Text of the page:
The University's garden, designed by Chelsea gold medal-winning designer Martin Walker, resembles a 'typical' northern garden and brings to life research conducted by academics at two of the University's faculties, the Faculty of Environment and the Faculty of Biological Sciences.
Dr Rebecca Slack, of the University's Faculty of Environment, commented: "Chelsea Flower Show (21 - 26 May) is a fantastic event, every year it captures people's imagination and for a week or so, people who would never usually class themselves as gardeners, are talking about gardening.
"What we want to do is capture that enthusiasm and help people relate their garden to the wider environment. It is estimated that gardens take up between 20 - 35 per cent of space in UK cities, so what we do in them has a massive effect on the wider environment."
The team of academics working on the project includes: Dr Gordon Mitchell, Dr Slack, Professor Les Firbank and Professor Bill Kunin with support also given by the Natural Environment Research Council (NERC) which has funded much of the research into ecosystem services.
Dr Slack continued: "There are three themes running though the garden - pollination, water management and carbon management. We chose these themes because they reflect our research, but more importantly they have a very real impact on people's everyday lives and, crucially, they are things which people can really have an impact on.
"On the water front for example, we've just seen the wettest April on record even though some parts of the country are in drought. What people do in their garden affects how plants cope with such unpredictable conditions. Similarly, the fact bees are declining has also been well covered in the media, but we wanted to show that how individuals act in their gardens can really affect the local bee population as well as helping them to have a thriving garden."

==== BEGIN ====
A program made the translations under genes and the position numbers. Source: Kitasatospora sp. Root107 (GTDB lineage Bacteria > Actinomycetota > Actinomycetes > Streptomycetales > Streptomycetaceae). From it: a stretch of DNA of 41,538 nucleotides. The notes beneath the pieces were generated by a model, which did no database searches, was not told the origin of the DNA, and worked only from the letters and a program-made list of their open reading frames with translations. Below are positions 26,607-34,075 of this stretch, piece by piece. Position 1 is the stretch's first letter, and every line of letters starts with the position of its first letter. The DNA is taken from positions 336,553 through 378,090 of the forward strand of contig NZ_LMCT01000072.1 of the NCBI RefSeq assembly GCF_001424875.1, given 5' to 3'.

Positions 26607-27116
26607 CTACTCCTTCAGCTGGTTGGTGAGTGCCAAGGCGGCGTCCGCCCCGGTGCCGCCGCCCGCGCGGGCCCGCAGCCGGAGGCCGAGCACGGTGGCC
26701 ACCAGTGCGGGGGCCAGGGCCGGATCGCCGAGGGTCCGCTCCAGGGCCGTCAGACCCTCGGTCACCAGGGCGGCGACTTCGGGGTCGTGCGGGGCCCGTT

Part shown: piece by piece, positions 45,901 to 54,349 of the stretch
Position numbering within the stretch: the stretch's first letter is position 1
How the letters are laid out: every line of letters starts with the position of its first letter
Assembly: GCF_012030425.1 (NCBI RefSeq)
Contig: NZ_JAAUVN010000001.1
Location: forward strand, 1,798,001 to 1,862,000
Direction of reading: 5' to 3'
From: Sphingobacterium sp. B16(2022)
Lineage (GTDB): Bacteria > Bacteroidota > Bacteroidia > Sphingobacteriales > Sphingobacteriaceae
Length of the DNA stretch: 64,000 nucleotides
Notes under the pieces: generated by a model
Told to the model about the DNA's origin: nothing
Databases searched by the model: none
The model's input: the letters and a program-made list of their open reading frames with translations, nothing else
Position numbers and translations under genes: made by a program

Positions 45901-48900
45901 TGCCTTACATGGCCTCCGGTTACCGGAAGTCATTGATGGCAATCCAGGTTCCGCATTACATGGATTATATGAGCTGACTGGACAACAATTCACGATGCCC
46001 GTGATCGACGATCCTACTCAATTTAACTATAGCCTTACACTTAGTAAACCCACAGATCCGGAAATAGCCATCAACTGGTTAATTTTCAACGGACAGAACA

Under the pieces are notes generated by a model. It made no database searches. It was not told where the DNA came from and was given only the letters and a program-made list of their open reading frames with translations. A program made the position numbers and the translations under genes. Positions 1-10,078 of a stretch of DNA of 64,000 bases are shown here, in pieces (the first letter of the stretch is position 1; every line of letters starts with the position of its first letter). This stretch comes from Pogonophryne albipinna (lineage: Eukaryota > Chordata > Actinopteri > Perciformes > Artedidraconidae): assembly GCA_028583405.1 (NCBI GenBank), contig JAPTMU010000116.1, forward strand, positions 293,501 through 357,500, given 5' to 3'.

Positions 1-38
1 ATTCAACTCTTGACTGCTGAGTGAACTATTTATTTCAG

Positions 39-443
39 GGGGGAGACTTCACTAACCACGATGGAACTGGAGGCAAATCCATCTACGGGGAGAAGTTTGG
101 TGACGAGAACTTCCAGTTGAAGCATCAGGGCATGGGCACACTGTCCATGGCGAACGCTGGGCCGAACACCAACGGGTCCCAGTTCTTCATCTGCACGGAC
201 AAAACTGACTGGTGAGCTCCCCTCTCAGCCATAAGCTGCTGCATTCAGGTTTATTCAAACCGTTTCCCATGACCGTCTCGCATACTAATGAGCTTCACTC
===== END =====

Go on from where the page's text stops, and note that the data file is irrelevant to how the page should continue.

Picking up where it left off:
The design of the University garden will show how easy it is for gardeners to adopt these themes:
Dr Slack continued: "We're delighted with our garden, but we also wanted to extend our campaign beyond Chelsea Flower Show and reach people who aren't visiting the Show. Consequently we've launched a Facebook app called The Messy Garden where people can leave their favourite gardening tip and 'grow' plants and shrubs." For further details please visit the Facebook page: www.facebook.com/GardeningForChampions or visit the website: gardenchampions.leeds.ac.uk/
The garden represents an average urban garden, the kind found on the fringe of any northern city. A path made of permeable material will allow visitors to walk through the garden. There is a green-roofed (planted with Sedum Grass) pagoda which houses information boards to explain the function of the garden. The path and pagoda divide the garden into three areas: the vegetable and fruit bed; the shady garden common in many north-facing gardens; the rain garden planted for areas of high rainfall or water run-off. A "bee-vision" camera and linked screen will allow visitors to see the garden from the perspective of a pollinating insect.